The New York Times:
New Orleans — In the quest to find true love, is filling out a questionnaire on a Web site any more scientific than praying to St. Valentine?
Yes, according to psychologists at eHarmony, an online company that claims its computerized algorithms will help match you with a “soul mate.” But this claim was criticized in a psychology journal last year by a team of academic researchers, who concluded that “no compelling evidence supports matching sites’ claims that mathematical algorithms work.”
In response, eHarmony’s senior research scientist, Gian C. Gonzaga, went into the academic lions’ den known as S.P.S.P. — the big annual meeting of the Society for Personality and Social Psychology, held recently in New Orleans. Armed with a PowerPoint presentation, Dr. Gonzaga faced a packed hall of researchers eager for a peek at eHarmony’s secrets.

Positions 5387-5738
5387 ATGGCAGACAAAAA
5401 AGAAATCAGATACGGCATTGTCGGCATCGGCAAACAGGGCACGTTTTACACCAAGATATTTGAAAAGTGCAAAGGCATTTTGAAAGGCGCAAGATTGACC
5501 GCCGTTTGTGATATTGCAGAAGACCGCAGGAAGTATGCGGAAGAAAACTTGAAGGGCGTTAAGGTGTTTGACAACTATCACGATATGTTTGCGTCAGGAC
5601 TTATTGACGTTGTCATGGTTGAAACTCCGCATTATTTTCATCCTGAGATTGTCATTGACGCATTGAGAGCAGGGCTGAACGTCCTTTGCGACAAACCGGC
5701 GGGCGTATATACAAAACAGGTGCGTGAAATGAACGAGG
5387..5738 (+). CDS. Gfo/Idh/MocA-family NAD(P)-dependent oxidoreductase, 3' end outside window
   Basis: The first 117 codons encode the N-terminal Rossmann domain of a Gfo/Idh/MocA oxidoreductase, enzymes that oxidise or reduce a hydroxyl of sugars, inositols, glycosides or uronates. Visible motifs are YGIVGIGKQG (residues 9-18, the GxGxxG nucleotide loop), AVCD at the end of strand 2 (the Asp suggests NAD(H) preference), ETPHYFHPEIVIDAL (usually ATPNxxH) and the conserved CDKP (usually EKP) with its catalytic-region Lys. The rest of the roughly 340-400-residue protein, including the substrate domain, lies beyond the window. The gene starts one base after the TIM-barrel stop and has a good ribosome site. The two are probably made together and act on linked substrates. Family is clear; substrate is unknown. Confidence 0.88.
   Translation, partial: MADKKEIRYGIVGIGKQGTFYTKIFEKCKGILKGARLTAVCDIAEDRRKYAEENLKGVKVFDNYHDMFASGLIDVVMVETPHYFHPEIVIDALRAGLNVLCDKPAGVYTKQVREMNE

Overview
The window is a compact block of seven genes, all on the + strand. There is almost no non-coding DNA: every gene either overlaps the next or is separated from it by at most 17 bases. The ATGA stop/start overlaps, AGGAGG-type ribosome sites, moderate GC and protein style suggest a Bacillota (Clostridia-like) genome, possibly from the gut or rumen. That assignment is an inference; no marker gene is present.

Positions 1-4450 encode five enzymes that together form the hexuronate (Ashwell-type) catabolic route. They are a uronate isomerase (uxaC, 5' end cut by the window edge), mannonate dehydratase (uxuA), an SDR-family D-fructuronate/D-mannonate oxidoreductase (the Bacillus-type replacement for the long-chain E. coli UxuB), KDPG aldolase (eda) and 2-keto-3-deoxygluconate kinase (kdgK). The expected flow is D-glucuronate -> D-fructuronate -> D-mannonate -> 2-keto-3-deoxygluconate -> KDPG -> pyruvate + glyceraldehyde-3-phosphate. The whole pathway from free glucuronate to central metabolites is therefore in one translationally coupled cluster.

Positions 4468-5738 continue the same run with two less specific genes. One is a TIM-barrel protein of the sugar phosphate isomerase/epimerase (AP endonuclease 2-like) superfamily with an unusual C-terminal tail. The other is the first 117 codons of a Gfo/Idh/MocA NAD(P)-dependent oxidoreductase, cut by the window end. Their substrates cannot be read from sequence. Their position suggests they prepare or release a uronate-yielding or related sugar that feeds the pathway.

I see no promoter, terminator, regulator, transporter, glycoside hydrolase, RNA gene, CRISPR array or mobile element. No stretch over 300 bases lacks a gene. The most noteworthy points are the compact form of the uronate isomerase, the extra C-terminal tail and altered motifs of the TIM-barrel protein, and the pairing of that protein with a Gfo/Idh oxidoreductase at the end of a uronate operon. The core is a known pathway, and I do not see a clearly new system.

Not so fast, replied the critics in the hall. They didn’t doubt that factors like agreeableness could predict a good marriage. But that didn’t mean eHarmony had found the secret to matchmaking, said Harry T. Reis of the University of Rochester, one of the authors of last year’s critique.
Read the whole story: The New York Times
See Eli J. Finkel at the 25th APS Annual Convention.
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